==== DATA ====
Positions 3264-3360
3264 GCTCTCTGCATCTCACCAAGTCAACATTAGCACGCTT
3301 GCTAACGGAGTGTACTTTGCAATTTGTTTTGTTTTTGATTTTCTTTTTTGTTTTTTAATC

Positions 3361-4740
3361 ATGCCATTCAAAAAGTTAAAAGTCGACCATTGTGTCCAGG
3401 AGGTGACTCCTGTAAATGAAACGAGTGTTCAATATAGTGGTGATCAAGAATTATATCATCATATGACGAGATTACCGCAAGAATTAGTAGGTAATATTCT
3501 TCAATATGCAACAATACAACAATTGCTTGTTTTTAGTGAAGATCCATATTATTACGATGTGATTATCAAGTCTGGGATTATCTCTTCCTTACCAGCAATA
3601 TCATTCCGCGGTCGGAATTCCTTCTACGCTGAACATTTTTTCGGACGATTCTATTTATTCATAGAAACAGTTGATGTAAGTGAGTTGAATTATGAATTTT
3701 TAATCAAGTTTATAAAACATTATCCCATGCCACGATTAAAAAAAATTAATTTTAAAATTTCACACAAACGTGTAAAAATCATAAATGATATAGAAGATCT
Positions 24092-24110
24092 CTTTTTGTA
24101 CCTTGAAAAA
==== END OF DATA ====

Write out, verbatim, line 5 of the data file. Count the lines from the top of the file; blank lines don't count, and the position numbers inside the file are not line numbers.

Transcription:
3361 ATGCCATTCAAAAAGTTAAAAGTCGACCATTGTGTCCAGG